(B, H, LL, S, N, S, D, M) Moral worldview with humanist undertones; 12 obscenities & 6 profanities; no violence; kissing & sexual innuendo; woman in underwear; smoking; drinking; and, some lying
ONE FINE DAY tells the story of two single parents who have been burned psychologically by selfish spouses. When they miss the boat for their children's school trip, they are thrown together for the day while trying to balance taking care of their beloved little children and their important jobs. ONE FINE DAY is a movie that tries very hard to be very moral and succeeds in many ways, though there is a smattering of foul language.
ONE FINE DAY recalls the romantic comedies of Tracy and Hepburn. It tells the story of two single parents who have been burned psychologically by selfish spouses. When they miss the boat for their children’s school trip, they are thrown together for the day as they try to balance their children with their jobs. Facing a big presentation, Melody Parker (played by Michelle Pfeiffer) is an architect with a prestigious New York firm. Jack (played by George Clooney) is an ace reporter who has leaked a major scandal about the mayor, but now must find a way to take care of his daughter Maggie while he pursues the story. The situation is complicated by the fact that they accidentally exchange cellular phones so that Jack is getting Melody’s calls and vice versa. After a frantic period of trying to cope, Jack and Melanie come to see they can’t do it all alone and that families need mothers and fathers.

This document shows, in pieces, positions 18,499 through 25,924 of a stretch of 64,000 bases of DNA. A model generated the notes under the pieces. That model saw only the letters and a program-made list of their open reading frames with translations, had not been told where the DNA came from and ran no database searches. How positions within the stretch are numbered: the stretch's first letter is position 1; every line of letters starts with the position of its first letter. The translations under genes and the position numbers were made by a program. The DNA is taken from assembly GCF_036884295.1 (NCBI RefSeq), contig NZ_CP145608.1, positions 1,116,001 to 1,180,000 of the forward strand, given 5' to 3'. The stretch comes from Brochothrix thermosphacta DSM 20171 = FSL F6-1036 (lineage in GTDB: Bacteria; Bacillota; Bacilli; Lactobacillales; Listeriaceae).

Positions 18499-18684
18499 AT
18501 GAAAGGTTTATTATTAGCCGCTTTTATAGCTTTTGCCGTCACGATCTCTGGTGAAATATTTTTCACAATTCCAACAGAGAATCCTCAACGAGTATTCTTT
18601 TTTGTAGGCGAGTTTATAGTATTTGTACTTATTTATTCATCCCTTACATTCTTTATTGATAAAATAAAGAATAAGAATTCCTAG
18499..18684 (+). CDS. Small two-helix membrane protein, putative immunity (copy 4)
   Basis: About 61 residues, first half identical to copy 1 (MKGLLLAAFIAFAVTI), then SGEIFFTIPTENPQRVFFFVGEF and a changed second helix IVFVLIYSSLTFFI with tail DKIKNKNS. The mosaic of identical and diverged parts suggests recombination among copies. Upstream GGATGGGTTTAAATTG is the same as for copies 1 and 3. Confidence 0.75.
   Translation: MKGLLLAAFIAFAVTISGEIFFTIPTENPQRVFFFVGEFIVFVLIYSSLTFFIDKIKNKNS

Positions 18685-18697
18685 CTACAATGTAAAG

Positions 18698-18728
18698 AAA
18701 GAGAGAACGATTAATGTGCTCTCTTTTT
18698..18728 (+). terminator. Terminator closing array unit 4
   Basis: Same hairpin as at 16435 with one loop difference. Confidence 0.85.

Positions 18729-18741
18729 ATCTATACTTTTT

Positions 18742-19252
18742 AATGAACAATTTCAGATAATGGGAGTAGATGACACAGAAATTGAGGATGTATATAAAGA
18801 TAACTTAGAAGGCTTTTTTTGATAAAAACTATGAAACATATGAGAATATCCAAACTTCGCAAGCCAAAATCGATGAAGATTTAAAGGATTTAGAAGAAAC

ONE FINE DAY is a movie that tries very hard to be moral. It shows real concern for children and for putting one’s priorities straight. There is a smattering of foul language and three scenes where Melody changes her blouses very quickly. However, this is a movie that one wants to enjoy because it makes the right points.